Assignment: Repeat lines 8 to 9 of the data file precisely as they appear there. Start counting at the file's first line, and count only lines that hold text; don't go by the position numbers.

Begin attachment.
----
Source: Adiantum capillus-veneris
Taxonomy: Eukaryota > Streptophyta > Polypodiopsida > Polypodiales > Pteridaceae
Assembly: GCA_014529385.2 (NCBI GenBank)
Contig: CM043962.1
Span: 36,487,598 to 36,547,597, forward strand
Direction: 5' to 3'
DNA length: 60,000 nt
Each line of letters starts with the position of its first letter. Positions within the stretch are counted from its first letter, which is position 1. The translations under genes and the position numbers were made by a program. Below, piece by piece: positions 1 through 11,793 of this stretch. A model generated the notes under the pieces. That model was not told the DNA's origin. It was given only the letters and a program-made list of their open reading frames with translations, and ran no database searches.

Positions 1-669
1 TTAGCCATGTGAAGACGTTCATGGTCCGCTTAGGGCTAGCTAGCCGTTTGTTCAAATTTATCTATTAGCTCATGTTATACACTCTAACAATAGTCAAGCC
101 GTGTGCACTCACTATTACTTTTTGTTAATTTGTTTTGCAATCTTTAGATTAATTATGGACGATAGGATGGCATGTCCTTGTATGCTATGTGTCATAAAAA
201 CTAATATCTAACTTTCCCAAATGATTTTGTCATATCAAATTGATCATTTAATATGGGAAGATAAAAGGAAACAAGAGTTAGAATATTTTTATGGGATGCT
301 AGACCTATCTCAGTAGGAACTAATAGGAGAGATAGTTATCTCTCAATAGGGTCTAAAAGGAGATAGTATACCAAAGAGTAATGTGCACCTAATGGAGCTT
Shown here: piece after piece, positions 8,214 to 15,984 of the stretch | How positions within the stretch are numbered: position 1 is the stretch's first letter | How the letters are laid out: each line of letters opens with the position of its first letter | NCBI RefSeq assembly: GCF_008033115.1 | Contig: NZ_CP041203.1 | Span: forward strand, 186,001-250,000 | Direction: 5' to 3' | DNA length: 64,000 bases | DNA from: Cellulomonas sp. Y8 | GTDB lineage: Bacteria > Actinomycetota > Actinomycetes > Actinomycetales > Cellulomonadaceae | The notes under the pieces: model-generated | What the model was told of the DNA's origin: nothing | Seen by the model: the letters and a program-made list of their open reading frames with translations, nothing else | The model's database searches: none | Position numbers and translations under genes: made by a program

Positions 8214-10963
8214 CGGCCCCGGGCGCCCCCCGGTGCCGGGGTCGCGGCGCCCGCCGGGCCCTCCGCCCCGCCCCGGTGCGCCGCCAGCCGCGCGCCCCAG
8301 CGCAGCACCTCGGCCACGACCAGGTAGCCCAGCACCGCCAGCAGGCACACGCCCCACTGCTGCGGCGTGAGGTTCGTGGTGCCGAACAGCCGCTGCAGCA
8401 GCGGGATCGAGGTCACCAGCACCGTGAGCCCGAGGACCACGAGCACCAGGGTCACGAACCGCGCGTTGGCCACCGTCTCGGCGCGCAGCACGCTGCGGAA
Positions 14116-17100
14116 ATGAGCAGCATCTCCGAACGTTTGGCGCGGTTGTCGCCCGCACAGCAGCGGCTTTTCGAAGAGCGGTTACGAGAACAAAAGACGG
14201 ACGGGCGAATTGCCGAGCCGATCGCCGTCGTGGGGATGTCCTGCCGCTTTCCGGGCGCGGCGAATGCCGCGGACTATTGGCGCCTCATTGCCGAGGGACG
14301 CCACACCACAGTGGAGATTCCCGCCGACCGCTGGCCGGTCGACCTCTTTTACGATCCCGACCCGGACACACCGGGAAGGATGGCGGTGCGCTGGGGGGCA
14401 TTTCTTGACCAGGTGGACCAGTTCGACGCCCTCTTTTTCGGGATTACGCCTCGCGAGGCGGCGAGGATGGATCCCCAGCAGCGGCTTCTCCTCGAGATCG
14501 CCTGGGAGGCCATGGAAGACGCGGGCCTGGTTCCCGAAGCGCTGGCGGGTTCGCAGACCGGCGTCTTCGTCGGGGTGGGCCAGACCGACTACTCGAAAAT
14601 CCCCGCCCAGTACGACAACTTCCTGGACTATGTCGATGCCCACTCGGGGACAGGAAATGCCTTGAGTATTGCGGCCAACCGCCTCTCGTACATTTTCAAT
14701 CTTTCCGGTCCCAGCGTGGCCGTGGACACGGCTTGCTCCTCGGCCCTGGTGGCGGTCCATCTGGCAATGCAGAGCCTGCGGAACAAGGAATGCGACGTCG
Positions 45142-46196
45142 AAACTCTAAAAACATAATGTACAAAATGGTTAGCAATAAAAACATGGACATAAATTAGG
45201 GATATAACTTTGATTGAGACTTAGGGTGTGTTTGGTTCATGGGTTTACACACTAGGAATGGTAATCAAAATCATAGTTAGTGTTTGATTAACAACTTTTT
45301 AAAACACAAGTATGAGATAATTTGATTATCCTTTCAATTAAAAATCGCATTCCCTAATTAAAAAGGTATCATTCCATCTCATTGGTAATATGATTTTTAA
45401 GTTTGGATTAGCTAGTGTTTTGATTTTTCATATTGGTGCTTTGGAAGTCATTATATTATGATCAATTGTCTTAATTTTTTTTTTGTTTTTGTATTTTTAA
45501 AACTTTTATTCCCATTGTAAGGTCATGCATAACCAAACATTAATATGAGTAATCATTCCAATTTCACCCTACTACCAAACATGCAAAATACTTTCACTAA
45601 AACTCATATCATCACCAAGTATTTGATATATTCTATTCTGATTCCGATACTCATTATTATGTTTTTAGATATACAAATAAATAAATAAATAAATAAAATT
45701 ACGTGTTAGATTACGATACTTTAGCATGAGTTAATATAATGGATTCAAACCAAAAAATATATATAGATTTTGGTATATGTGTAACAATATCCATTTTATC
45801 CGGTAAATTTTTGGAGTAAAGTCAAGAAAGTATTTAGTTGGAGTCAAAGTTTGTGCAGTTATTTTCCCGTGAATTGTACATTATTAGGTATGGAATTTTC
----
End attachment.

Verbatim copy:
Each line of letters starts with the position of its first letter. Positions within the stretch are counted from its first letter, which is position 1. The translations under genes and the position numbers were made by a program. Below, piece by piece: positions 1 through 11,793 of this stretch. A model generated the notes under the pieces. That model was not told the DNA's origin. It was given only the letters and a program-made list of their open reading frames with translations, and ran no database searches.

Positions 1-669